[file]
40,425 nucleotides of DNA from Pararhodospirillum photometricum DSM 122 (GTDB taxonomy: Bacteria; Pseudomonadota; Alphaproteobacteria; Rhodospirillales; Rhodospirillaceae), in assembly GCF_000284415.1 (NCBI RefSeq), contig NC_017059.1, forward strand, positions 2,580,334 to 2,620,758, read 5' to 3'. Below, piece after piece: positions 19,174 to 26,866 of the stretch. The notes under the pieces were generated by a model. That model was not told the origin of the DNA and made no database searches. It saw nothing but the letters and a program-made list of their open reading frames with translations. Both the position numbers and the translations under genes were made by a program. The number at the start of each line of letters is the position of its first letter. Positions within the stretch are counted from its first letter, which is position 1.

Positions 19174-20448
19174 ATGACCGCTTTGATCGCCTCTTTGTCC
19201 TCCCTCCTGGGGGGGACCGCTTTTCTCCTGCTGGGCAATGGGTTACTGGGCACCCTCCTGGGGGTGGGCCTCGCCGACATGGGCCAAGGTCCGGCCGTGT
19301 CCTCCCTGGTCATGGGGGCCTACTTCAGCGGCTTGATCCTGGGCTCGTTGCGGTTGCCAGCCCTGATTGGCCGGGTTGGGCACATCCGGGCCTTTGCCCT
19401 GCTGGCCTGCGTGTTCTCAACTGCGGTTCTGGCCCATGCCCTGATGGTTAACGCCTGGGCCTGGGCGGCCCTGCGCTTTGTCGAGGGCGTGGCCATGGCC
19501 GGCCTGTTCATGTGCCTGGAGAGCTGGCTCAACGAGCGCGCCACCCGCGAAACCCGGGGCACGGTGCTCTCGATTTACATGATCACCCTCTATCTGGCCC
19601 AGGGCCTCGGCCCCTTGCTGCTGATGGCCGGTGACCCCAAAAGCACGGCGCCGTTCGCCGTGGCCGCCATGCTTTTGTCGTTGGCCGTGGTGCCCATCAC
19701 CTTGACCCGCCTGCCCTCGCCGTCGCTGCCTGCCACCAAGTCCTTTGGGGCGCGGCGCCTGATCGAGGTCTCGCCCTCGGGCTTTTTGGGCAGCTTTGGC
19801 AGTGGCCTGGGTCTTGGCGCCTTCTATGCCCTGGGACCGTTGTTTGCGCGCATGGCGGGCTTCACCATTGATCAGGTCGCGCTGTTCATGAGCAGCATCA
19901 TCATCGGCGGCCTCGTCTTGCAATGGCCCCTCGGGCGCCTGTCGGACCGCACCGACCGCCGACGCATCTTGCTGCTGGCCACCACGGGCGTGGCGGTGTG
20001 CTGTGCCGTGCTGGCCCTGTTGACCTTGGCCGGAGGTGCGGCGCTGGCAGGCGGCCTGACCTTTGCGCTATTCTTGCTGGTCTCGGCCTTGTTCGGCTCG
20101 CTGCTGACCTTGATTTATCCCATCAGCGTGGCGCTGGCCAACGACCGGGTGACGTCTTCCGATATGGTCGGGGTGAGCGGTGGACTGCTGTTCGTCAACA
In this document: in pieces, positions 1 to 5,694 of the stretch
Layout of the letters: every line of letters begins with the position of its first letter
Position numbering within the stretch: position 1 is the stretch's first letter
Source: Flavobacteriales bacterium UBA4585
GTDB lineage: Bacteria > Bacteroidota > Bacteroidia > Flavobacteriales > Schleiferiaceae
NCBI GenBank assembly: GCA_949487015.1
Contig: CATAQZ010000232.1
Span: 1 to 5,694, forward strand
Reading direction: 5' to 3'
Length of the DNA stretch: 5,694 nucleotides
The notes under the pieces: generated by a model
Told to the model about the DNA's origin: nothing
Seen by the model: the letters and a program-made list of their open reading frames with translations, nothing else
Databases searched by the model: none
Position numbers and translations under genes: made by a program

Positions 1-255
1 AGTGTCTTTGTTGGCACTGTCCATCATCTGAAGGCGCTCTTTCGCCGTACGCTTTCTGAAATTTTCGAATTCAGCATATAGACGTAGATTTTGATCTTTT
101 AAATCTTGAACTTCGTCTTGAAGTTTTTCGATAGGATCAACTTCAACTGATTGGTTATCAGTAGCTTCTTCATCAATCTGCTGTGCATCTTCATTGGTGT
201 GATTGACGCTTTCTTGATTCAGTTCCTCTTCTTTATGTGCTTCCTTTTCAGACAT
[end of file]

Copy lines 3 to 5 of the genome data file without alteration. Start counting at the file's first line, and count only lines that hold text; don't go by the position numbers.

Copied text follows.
19174 ATGACCGCTTTGATCGCCTCTTTGTCC
19201 TCCCTCCTGGGGGGGACCGCTTTTCTCCTGCTGGGCAATGGGTTACTGGGCACCCTCCTGGGGGTGGGCCTCGCCGACATGGGCCAAGGTCCGGCCGTGT
19301 CCTCCCTGGTCATGGGGGCCTACTTCAGCGGCTTGATCCTGGGCTCGTTGCGGTTGCCAGCCCTGATTGGCCGGGTTGGGCACATCCGGGCCTTTGCCCT